What is being done to encourage the growing of crops for fuel?

I have received the following answer to my recent Parliamentary Question:

The Department for Environment, Food and Rural Affairs has provided the following answer to your written parliamentary question (41598):

To ask the Secretary of State for Environment, Food and Rural Affairs, what his plans are to encourage growing crops for fuel. (41598)

Tabled on: 03 September 2021

Victoria Prentis:

Biofuels used in the transport sector have been supported since 2008 through the Renewable Transport Fuel Obligation (RTFO), led by the Department of Transport. The RTFO is a certificate trading scheme which sets targets and provides financial incentives for the supply of sustainable biofuels. To qualify for support under the RTFO biofuels must meet mandatory sustainability criteria, which include measures to prevent deforestation and other negative land use impacts.

This month, the Government introduced E10 (petrol with up to 10% ethanol) as the standard petrol across Great Britain. The introduction of E10 increases the amount of bioethanol blended with petrol sold at forecourts in the UK. Bioethanol production in the UK results in valuable by-products, such as high protein animal feed and stored CO 2 for the food and drink industries, reducing the need to import these products. Increased UK demand due to the introduction of E10 has wider economic benefits in terms of providing support for UK bioethanol producers and farmers in the supply chain.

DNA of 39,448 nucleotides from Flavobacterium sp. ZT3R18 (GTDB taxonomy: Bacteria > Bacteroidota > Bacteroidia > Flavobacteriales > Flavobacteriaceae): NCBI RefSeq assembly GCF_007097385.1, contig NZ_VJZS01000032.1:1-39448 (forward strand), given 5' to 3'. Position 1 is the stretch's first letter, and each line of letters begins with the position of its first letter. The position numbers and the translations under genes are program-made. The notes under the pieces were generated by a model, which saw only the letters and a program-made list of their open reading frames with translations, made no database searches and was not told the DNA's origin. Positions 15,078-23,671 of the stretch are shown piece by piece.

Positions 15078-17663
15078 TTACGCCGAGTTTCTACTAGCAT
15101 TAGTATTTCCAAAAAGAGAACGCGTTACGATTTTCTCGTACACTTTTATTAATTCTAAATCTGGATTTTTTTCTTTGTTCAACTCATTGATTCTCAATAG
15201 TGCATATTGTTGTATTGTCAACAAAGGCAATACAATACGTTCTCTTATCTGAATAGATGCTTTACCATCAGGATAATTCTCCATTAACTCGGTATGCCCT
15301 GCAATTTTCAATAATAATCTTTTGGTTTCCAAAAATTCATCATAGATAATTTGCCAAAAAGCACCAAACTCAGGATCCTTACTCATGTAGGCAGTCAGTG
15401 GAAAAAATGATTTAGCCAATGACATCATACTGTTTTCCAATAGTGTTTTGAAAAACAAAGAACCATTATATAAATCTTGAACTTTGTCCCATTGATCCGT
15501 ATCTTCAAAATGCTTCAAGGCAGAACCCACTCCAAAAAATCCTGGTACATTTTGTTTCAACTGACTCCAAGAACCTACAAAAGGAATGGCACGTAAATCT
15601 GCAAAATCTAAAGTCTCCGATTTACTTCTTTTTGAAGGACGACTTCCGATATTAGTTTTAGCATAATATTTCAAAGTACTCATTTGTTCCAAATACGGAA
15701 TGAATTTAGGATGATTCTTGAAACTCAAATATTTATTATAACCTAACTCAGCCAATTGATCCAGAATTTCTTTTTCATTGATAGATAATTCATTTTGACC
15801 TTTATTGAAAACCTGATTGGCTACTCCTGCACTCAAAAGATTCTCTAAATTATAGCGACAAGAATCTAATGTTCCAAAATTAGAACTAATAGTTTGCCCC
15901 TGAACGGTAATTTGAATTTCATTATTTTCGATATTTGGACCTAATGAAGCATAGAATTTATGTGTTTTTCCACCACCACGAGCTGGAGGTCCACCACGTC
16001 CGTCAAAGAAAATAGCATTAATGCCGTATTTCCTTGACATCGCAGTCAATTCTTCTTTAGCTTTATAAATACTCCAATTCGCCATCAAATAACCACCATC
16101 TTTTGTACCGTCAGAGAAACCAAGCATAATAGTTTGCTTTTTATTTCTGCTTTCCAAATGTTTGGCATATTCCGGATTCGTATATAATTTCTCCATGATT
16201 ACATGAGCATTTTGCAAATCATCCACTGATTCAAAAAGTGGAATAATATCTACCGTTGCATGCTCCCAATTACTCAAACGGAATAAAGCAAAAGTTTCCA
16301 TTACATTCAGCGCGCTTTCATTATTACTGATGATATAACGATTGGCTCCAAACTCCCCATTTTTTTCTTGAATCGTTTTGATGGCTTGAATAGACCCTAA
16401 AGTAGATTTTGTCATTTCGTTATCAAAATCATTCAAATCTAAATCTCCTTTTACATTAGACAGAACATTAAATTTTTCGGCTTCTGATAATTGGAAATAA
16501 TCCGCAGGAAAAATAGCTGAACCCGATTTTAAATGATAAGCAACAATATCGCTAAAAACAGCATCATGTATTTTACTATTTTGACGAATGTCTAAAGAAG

In the Government’s response to the Climate Change Committee’s (CCC) annual progress report to Parliament in 2020, we announced that we will publish a new Biomass Strategy in 2022. This will review what amount of sustainable biomass could be available to the UK, including feedstocks grown for transport biofuels. It will assess how this resource could be best used across the economy to help achieve our net zero greenhouse gas emissions target by 2050.

We are clear that we will support farmers to produce high quality crops in a more sustainable way, ensuring that policy supports the conditions where domestic farm businesses can thrive, whether that be production for food or fuel production. Our Agriculture Transition Plan (2020) sets out how we will use public money to reward farmers and land managers for delivering environmentally sustainable outcomes.

The answer was submitted on 13 Sep 2021 at 15:53.